The temptation was really great to title this post "Romeo and Yuliet," but I disdain the facile (cursi in Spanish), even if, as in this case, it's a pretty good snapshot of reality. Like the characters in Shakepeare's play, Joe Papp and Yuliet Rodríguez's story is simple though not on that account less poignant: an American young man falls in love with a Cuban girl; but their love is thwarted not by their parents but by the "Father of All Cubans," who is not in the least adverse to allowing the sale of "his" children to old depraved men like himself in order to promote tourism to his floating plantation, but not in the least open to allowing love to run its normal course when it involves one of his slaves and an "abolitionist devil" from up North. Yes, Fidel Castro can be quite possessive about certain slaves, especially his most prized ones, the athletes who compete for his greater glory and represent in themselves his most successful experiment in social engineering.
Cuban athletes are champions. Fidel's cows never were. Cows were always his passion, not people. He would have preferred to create a "New Cow" than a "New Man." But the only "new cow" that he ever managed to bioengineer, the immortal Ubre Blanca, was barren. The "New Man" was the consolation prize. The exemplars of these "New Men" and "New Women" are his stable of athletes. Yuliet Rodríguez was one, Cuba's 12-time cycling champion. She was not expected to fall in love with a young American cyclist and want to leave Castro's "Socialist Paradise," but she did.
Joe and Yuliet met at a cycling event in Havana in 2001. They pursued their courtship in a dozen countries, wherever Yuliet travelled abroad to represent Cuba at cycling meets. Everywhere that she went she tried to defect without much success, or, rather, with tragic results. From Russia, she tried unsuccessfully to reach Italy, where Joe lay injured in hospital after a bicycle crash. On a return flight home from Spain, after another competition, she tried to defect during a pitstop in Mexico and was offered the option of returning to Cuba or being sent to Venezuela. In Venezuela, she went into hiding. Joe and Yuliet had already married in 2004 but it did not avail Yuliet much with U.S. authorities, who did nothing to expedite the visa of an American citizen's wife. Fearing that Yuliet would soon be captured and deported to Cuba, Joe spent his last dime trying to get her smuggled to the U.S. from Venezuela. He went to Kennedy Airport to wait for her but she never appeared. Only later did he learn that she had been apprehended by Venezuelan authorities and summarily deported to Cuba, where, of course, she immediately became persona non grata, without even the miserable stipend that she had received as an athlete from the regime.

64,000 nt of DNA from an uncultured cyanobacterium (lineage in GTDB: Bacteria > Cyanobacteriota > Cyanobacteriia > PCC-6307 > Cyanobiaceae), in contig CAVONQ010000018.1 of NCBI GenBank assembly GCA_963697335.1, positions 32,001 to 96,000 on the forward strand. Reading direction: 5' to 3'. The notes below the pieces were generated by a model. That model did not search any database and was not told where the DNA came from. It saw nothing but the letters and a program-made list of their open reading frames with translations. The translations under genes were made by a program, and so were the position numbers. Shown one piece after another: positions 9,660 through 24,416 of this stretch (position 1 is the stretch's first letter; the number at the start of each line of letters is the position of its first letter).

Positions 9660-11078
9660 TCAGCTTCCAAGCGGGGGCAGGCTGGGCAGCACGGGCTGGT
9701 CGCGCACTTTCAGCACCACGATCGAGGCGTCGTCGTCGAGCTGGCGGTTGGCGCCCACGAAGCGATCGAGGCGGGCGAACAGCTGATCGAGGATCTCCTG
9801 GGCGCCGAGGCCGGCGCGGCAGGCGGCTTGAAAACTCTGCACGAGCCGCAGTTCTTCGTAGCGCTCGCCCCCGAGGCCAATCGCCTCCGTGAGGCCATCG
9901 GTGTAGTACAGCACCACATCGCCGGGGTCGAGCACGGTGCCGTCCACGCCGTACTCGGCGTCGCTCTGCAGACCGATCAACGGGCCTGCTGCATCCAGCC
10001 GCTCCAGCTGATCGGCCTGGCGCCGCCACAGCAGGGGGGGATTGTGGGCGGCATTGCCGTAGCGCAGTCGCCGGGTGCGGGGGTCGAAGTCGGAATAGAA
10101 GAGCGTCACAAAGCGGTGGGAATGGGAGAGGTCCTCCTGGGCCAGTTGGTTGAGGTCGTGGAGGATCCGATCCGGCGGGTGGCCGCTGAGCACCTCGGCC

Yuliet was pregnant and close to giving birth. Joe sent several thousand dollars to Cuba so that she would have money to subsist and be able to pay for the delivery, or, to be more precise, so that she could bribe the doctors so that her baby wouldn't be aborted without her knowledge, as is routinely the case in Cuba with difficult deliveries, as hers promised to be. The money was stolen by the person who was entrusted to take it to Cuba. Yuliet literally spent her final trimester in a state of near starvation. The baby -- this little American citizen, Joe Papp Jr. -- was born prematurely by Caesarian section in Havana. Miraculously (because there is a God who does not always turn his back on the innocent), the baby survived. Yuliet is still waiting to be reunited with her husband and Joe Sr. to meet his son.
Needless to say, Joe's experiences with the Castro regime have given him a perspective on it that no other American enjoys and few Cuban exiles. And he has not remained quiet. Perhaps because he's an American and can't easily be silenced. He has done everything in his power to publicize his Yuliet's plight. Others may perhaps have advised caution, as this case might have been easier to "solve" without publicity. But I think Joe was right. The only protection that Yuliet enjoys is that she is the wife of a U.S. citizen and his son that he is an American citizen. To make that fact known as widely as possible is Joe's only defense against the kidnappers of his wife and son. In this he has been greatly assisted by the fact that he is a gifted writer and his own best advocate. He has chosen, however, to be something more: an advocate for the freedom of the entire Cuban people. His identification with our cause and passion for Cuba is such that he reminds me of Henry Reeve. Those acquainted with Reeve's history know that it is impossible to praise Papp more.
His blog I also recommend in the highest terms. It is there where you can discover for yourself his love for Cuba and the Cuban people and the vast resources of his intellect and his heart. Some day, perhaps, he will hang up his bicycle and give a workout to his hands on the keyboard as strenuous as he is wont to give his legs on the peddles.
I know that there are some who think I don't like Americans, but really it is the "Ugly American" that I dislike. The "Ugly American" is not the prototypical American by any means. Sadly, Cuba has suffered greatly and suffers still by the actions of a few "Ugly Americans." Joe and other Americans like him compensate for their crimes and represent a more hopeful epoch in Cuban-American relations which will dawn once Cuba is free.
Read more about Yuliet in Joe's blog, Pappillon: